The Hidden Cause of Fatigue and Frazzled Thinking
Last year for Mother’s Day my son brought home an “interview” about me. His teacher asked him a list of questions and transcribed his responses, exactly.
When my son was asked, “What does your mother do?” He responded, “My mom can do only one thing at a time.”
We all had a good laugh reading that, especially since he must hear it from my mouth many times a day.
I believe the largest barrier to experiencing high-level well-being is our tendency to live fragmented lives.
When our body is one place and our mind is somewhere else. When our mind is in a thousand places at once. When we are sitting across from someone but miles away in our presence.
We are constantly pushed and pulled in a thousand directions all day — sometimes literally, and almost always figuratively, in the inner spaces of our minds.
What if we practiced moving through our days differently: tending to one thing at a time, and giving our focus to the task or person in front of us?
What if we made a firm commitment to remind ourselves over and over again that there is no emergency happening, there is no rush, and everything will get done exactly when it is supposed to?
I recently shared an inspirational quote with a class I taught and wanted to pass it on to my larger community as well.
“You know that the antidote to exhaustion is not necessarily rest?”
“The antidote to exhaustion is not necessarily rest,” I repeated
woodenly, as if I might exhaust myself completely before I reached
the end of the sentence. “What is it, then?”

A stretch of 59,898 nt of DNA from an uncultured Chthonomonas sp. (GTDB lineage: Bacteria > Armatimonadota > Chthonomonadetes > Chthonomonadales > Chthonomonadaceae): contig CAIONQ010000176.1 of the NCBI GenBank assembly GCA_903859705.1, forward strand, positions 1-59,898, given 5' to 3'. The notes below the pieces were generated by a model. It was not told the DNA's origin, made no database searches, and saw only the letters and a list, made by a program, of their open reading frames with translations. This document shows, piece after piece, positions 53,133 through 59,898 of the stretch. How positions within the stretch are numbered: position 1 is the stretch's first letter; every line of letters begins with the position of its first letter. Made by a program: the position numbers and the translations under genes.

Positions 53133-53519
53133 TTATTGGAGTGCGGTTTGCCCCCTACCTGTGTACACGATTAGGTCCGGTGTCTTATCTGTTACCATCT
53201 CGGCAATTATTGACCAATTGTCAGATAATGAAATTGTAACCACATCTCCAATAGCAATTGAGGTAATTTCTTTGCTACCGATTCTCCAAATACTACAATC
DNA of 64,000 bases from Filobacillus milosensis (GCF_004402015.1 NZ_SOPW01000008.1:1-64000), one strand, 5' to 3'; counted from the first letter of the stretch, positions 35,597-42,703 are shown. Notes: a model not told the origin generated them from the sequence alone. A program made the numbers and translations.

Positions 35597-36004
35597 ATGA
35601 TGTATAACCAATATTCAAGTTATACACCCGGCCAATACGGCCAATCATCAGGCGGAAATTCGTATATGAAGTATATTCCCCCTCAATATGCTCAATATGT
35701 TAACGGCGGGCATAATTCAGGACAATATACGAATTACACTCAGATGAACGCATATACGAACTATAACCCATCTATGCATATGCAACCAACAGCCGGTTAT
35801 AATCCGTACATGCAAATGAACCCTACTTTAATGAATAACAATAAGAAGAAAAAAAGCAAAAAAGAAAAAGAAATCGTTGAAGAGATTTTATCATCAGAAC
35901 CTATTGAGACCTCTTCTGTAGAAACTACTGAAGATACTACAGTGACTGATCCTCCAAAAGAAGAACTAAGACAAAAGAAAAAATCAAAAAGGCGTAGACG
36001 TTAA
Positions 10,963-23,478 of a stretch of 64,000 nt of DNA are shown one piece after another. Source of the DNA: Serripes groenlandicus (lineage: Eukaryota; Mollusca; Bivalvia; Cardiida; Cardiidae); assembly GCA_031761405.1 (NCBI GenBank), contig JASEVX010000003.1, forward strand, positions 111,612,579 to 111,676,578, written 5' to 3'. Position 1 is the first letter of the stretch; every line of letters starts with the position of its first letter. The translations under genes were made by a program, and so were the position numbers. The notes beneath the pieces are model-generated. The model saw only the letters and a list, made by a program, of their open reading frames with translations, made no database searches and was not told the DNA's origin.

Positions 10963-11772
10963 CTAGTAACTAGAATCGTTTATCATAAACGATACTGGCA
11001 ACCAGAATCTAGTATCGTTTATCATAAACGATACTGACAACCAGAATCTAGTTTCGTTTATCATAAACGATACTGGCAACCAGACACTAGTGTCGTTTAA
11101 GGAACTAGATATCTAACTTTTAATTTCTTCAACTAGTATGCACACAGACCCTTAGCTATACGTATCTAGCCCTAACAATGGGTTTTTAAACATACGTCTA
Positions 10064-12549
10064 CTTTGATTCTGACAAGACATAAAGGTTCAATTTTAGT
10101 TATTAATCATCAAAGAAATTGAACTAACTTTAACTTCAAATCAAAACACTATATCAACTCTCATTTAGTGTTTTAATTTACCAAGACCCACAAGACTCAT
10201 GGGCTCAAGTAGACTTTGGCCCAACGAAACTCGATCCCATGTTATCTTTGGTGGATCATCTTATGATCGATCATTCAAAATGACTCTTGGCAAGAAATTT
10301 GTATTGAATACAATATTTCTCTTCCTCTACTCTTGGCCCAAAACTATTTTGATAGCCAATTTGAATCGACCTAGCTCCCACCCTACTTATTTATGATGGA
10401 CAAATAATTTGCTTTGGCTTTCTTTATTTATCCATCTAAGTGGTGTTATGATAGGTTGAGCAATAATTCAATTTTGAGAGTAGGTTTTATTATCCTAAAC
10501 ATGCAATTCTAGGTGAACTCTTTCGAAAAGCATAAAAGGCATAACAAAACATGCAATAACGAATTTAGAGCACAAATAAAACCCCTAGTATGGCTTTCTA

“The antidote to exhaustion is wholeheartedness.”
-David Whyte, Crossing the Unknown Sea
I’ve shared some strategies for helping your mind to focus better. But sometimes, it is important to dig down to the root issues before real changes can occur.
Let’s move toward whole-hearted, whole-minded, whole-person living. This is a one-day-at-a-time proposition, because of course, we really only have this day and this moment. So, if only for today…give it a shot and see what shifts.
Love this one! Thanks again for the encouragement. I definitely struggle with multi-tasking and over-thinking and over-planning. Have gone to bed many nights and regretted not being totally WITH my children when they were talking to me or we were at the park ect. I realize how precious our moments and time can be and need to be more present. Thanks for the reminder to remember what’s important at each moment and to just live moment by moment. Many blessings.
Becky! So agree…something as simple as remembering to look our kids in the eyes when we talk to them can bring us right back to the here and now….beautiful.
Lisa… I loved this article. Very appropriate for me right now. And I shared it with my women’s group since many of us are working on the same thing… Better focus on well being. Thank you!
So good to hear it hit home, Jane…and love that you are in a women’s group keeping each other encouraged toward living your best life- how amazing!